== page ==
After his first World Cup success in Engelberg, Karl Geiger is THE German hope at the Four Hills Tournament. Right at the start he has to prove himself on his home hill.

Karl Geiger knows every alley, every chapel and every bakery in Oberstdorf.

"Here I was born, here I am at home", says the 25-year-old, who grew up in the shadow of the ski jump. This is exactly where, on the legendary Schattenberg, Geiger starts the 67th Four Hills Tournament this weekend as the number one German hopeful.

Karl Geiger - new rising star (Source)

Geiger "a man for the podium"

For Geiger, the most important thing is to clear his head. "Karl's mind cinema will also have started over Christmas. He will have started to dream," says Sven Hannawald, who was the last German to win the tour in 2001/02. If Geiger should survive the Oberstdorf hype unscathed, according to Hannawald, much is possible: "He is definitely a man for the podium in the overall classification.

Until a few months ago, Geiger was in the second, if not third row of ski jumping. Step by step he worked his way forward, at the 2018 Olympics in Pyeongchang he belonged to the German silver team, in Engelberg two weeks ago he managed the big coup. "I hope it won't be the only victory. It will be a hard piece of work to make the second one," says national coach Werner Schuster.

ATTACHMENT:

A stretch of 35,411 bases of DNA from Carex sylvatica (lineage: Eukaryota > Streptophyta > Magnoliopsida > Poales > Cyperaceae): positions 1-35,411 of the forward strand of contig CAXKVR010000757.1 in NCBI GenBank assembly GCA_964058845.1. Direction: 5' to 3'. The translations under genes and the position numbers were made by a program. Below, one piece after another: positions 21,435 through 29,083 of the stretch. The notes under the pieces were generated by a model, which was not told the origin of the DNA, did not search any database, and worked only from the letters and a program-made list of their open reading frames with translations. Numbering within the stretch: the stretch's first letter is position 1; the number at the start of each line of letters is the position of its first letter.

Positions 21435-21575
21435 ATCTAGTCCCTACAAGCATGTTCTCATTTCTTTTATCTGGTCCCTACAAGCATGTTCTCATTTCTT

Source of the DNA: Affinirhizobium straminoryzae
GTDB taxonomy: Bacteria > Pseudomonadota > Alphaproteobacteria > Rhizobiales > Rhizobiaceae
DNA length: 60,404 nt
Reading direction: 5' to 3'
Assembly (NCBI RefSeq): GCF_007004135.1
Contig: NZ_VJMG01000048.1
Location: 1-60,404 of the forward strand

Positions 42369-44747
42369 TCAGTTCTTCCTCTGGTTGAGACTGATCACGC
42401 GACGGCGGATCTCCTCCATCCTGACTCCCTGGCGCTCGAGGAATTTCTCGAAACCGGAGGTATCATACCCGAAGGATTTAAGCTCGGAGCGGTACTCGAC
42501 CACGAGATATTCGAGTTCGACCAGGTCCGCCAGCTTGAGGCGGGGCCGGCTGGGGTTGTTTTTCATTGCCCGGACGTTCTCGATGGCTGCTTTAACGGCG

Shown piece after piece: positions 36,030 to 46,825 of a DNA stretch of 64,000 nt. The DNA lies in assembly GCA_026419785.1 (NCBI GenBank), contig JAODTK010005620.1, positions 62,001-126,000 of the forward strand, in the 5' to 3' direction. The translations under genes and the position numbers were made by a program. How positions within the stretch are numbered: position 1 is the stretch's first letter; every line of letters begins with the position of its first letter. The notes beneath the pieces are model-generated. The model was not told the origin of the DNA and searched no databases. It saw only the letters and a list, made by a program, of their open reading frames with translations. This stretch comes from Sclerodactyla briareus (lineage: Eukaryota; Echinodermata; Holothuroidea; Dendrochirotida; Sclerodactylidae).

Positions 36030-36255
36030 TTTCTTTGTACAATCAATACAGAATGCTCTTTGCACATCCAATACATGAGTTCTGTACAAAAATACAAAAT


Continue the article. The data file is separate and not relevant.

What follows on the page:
Maybe he will succeed in Oberstdorf already. So far, however, Geiger has never been able to exceed 17th place on his home hill, he experienced a bitter hour twice: In 2012 he missed the competition by 0.5 points in the qualification, a year later by 0.7. "This year I can approach Oberstdorf more relaxed. Nobody expects me to become a serial winner right away. I don't have to tear the world apart," says Geiger now.

From "Karle" to "dirtbag" in competition

The expectations are still there, whether Geiger wants to or not. "Karl clicked. If anyone can beat the Japanese Ryoyu Kobayashi, it's Karl," said former tour winner Dieter Thoma in the SID interview. In any case, nobody should underestimate the quiet violinist who prefers to let his deeds speak for themselves. He has become a "dirtbag" in competitions, he says: "I hit it, I'm rigorous, hopp or topp.

And perhaps, quite perhaps, even the big coup will succeed. Just like the Austrian Thomas Diethart, who travelled to the tour in 2013/2014 without winning the World Cup and sensationally triumphed there. "These very special stories are repeated again and again. Who would have thought then that Diethart was so stable?", says national coach Schuster: "You wait for years for a tour victory, on Friday, at Wellinger, at Freund's - and maybe someone else will do it for you?